For anyone visiting my blog for the first time, please do scroll back to Kenya Safari Part I, if you wish, and catch up to our tour of the Maasai Mara National Reserve.
Having had a most enjoyable and fruitful (especially birding-wise) early morning ride through the park, and another very rewarding mid-morning tour, we took to the routes again just after 4pm. In a field we spotted a couple of Southern Ground Hornbills. The one I focussed on was marching through the grass enjoying its evening meal. I will do a post on this huge bird later.
Southern Ground Hornbill
As we drove along, I asked Grant to stop as I'd seen a Go-away bird in a thicket near the road. He stopped and I snapped away, only realising when I downloaded the photos, that we'd spotted a Bare-faced Go-away bird and not the White-fronted Go-away bird which we see often here in the valley. The Bare-faced Go-away bird is endemic to NE Africa so this bird was a lifer for us.
A Bare-faced Go-away bird - a lifer for me and Grant
This Go-away bird has a diagnostic bare black face which seperates it from the other Go-away birds and Plantain-eaters in Africa. This one was pointedly silent but it's calll is a deep "kow-kow"
Continuing we came across a small herd of buck (antelope) which we thought were Thompson's Gazelle. However, once again when I downloaded the photos, I managed to identify these (with help of Mr Google) as Grant's Gazelle.
A small herd of Grant's Gazelle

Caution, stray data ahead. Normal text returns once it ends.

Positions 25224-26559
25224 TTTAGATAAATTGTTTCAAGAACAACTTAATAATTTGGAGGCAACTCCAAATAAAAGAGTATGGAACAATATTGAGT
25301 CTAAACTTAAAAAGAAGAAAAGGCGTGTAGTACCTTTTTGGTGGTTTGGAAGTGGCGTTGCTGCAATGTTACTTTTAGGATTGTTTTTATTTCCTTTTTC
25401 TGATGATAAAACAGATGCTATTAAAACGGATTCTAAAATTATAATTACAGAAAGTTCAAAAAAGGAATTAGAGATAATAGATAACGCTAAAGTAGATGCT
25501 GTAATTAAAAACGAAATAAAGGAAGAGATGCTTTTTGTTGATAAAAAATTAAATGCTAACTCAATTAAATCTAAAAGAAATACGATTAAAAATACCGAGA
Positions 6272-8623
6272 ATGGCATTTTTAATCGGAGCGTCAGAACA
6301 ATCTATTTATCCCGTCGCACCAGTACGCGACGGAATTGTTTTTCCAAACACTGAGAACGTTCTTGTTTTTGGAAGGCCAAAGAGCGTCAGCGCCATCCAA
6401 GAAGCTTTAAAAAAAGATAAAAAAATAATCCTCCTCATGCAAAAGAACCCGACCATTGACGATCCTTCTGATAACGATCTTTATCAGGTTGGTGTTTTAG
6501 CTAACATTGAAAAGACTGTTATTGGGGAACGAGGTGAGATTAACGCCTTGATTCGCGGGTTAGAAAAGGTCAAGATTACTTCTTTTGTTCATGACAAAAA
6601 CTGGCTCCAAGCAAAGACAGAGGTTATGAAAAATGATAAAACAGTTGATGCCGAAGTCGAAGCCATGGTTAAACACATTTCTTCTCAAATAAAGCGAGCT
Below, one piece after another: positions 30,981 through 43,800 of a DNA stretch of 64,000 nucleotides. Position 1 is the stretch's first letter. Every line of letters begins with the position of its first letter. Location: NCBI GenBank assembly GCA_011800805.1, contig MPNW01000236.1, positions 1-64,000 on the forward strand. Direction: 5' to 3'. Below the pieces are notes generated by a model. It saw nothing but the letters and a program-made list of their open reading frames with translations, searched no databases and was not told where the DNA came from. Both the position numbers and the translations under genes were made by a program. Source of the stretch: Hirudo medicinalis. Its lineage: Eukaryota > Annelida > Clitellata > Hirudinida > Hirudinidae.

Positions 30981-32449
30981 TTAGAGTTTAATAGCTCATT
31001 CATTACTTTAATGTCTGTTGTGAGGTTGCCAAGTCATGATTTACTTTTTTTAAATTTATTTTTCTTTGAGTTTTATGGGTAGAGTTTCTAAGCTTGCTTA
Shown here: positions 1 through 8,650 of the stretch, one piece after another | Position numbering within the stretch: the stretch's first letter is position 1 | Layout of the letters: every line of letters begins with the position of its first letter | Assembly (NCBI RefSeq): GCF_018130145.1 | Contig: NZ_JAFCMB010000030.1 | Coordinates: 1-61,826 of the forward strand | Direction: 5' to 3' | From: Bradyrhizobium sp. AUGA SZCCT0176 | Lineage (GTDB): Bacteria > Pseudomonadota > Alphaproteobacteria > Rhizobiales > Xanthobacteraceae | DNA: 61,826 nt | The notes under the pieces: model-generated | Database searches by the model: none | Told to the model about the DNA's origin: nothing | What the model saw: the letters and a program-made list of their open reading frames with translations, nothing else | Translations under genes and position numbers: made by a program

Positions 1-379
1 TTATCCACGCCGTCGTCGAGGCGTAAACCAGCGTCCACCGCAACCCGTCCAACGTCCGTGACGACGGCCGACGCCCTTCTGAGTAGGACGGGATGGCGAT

In case you're wondering why I photographed this buck minus a head and feet, I was trying to focus on the birds on the animal's back
From the beginning to the end of our safari, I tried (without much success) to photograph the birds sitting on the backs of buffaloes, buck and zebra. The birds in question are called Red-billed Oxpecker birds. My book on Birds of Africa south of the Sahara says that oxpecker birds are specialists, gleaning ticks and other ectoparasites* from large mammals. They also take blood and tissue from wounds. They are slender, long-winged and long-tailed relatives of starlings. They roost communally, usually in dead trees and call with a short "hiss-hiss"
I was surprised that the birds were so skittish. Whenver we stopped near an animal with a couple of oxpecker on it, the birds would fly away. Hence the fuzzy photos.
A baby elephant follows its mum across the road directly in front of the vehicle
Note: * An ectoparasite, also known as an external parasite is a parasite that lives on the outside of its host, e.g. on the skin or in the hair. Fleas are ectoparasites.
Thus ended our second day, albeit it our first full day at the Mara. We returned to camp tired but happy and armed with many photos!